He said developmental freedom, which goes beyond politics, has played an important role in ensuring Tanzanian societies live harmoniously and push for progress.

“We need to select what matters most and prioritise the agendas,” said Prof Rwegasira.

He said the upcoming vision should also retain industrialization as one of the key pushes for the economy.

“The government needs to continue maintaining a good business environment, and President Samia Suluhu Hassan is doing a good job on that,” he said.

He added that protecting the natural resources and making good use of them was key for Tanzanian economic sectors such as tourism.

According to him, the agendas should be combined with technological development for progress.

Repoa executive director Donald Mmari said prioritisation of issues listed in the document should be given impetus, noting that mechanisms should be set to ensure they are implemented.

“Possible changes of priorities should be prevented as the government and development stakeholders’ focus remains on prioritised issues regardless of regime in power and political affiliation,” said Dr Mmari.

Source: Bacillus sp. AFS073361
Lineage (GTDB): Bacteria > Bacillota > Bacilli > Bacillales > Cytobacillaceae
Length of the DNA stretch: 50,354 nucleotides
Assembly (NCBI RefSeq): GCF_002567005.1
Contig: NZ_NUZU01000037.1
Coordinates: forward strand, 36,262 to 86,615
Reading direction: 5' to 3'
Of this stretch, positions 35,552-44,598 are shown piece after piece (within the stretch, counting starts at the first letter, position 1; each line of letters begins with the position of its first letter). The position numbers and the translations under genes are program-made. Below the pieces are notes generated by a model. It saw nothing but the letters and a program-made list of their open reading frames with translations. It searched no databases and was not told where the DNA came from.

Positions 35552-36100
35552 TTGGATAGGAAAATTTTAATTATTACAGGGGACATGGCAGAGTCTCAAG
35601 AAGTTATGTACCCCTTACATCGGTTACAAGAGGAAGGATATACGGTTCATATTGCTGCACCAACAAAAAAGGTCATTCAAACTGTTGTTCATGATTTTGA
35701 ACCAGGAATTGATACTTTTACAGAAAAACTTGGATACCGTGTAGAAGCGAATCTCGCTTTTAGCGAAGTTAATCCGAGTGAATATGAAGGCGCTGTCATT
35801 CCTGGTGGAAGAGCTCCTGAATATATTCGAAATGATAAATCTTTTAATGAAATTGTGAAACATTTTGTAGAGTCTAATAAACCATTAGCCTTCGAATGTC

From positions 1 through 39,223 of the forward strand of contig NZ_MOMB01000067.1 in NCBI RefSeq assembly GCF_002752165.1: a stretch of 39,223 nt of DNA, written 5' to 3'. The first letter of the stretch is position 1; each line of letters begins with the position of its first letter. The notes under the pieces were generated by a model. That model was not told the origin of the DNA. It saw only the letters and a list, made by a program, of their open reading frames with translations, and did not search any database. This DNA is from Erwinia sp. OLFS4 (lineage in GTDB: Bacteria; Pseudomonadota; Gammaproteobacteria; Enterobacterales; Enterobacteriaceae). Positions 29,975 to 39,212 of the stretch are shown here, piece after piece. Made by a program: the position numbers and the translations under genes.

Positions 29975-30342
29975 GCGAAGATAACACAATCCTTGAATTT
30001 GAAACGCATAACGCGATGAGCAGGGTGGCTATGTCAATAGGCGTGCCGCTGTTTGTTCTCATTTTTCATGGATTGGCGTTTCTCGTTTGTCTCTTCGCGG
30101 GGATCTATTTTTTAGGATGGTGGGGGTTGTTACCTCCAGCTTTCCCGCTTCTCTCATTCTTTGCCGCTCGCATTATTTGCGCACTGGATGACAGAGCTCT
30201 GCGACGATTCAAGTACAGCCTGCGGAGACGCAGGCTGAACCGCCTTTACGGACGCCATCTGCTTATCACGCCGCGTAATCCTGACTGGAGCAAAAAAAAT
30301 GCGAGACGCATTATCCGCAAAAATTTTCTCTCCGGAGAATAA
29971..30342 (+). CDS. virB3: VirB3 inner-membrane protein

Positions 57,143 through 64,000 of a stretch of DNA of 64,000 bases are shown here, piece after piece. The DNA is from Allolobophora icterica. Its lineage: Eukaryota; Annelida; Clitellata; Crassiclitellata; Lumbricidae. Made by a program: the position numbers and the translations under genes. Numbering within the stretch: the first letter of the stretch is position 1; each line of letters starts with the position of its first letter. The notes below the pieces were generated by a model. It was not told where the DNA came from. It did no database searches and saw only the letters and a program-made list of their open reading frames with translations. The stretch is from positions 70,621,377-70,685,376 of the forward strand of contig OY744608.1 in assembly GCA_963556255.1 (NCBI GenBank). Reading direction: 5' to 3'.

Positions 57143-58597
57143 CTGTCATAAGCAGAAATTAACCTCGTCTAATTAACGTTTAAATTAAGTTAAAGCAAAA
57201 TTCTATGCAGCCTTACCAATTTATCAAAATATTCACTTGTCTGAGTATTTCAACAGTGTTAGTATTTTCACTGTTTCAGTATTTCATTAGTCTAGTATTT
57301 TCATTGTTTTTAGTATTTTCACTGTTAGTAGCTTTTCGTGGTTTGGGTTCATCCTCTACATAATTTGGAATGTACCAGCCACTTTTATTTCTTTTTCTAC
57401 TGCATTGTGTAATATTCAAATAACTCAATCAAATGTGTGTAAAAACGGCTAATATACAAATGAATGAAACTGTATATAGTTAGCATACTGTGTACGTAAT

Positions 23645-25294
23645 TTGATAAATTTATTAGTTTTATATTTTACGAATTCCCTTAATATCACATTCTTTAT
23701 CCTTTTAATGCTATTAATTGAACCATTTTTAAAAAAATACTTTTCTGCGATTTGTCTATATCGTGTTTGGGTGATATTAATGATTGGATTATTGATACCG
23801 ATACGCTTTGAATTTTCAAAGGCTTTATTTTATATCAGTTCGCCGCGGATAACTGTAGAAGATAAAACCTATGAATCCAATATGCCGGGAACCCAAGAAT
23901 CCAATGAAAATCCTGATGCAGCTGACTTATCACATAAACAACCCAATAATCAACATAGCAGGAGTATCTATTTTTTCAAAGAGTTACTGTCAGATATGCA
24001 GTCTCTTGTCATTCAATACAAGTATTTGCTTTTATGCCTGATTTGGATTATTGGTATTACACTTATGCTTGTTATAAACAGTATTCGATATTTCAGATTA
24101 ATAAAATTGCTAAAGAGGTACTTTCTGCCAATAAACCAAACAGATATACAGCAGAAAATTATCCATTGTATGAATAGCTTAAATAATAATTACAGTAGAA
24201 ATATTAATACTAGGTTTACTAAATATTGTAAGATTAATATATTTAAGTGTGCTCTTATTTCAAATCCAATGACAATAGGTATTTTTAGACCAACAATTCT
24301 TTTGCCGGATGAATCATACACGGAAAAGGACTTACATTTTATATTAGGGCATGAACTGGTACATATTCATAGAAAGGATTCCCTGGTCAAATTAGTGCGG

Dr Mmari said Vision 2025–2050 should enable the country to undergo structural transformation in order to benefit from technological advancement by increasing productivity, creating more jobs and building a competitive economy.

“The document should increase participation in the informal sector and promote revenue collections in the country,” he said.

Regarding the implementation of Vision 2025, Dr Mmari said achievements haven’t been recorded as intended despite acquiring lower-middle income status.

Furthermore, he said Tanzania’s expectations were for rapid economic growth exceeding 10 percent, noting however that growth has reached an average of six percent.

“This is caused by the presence of risk factors that were beyond consideration, including the 2009 global economic crisis, Covid-19 outbreak, fuel price fluctuations, the impacts of climate change, and the war outbreak, among others,” said Dr Mmari.

A lecturer of economics at the University of Dar es Salaam (UDSM), Prof Humphrey Moshi, said the document’s preparation should be participatory, including listing down challenges and successes for smooth execution.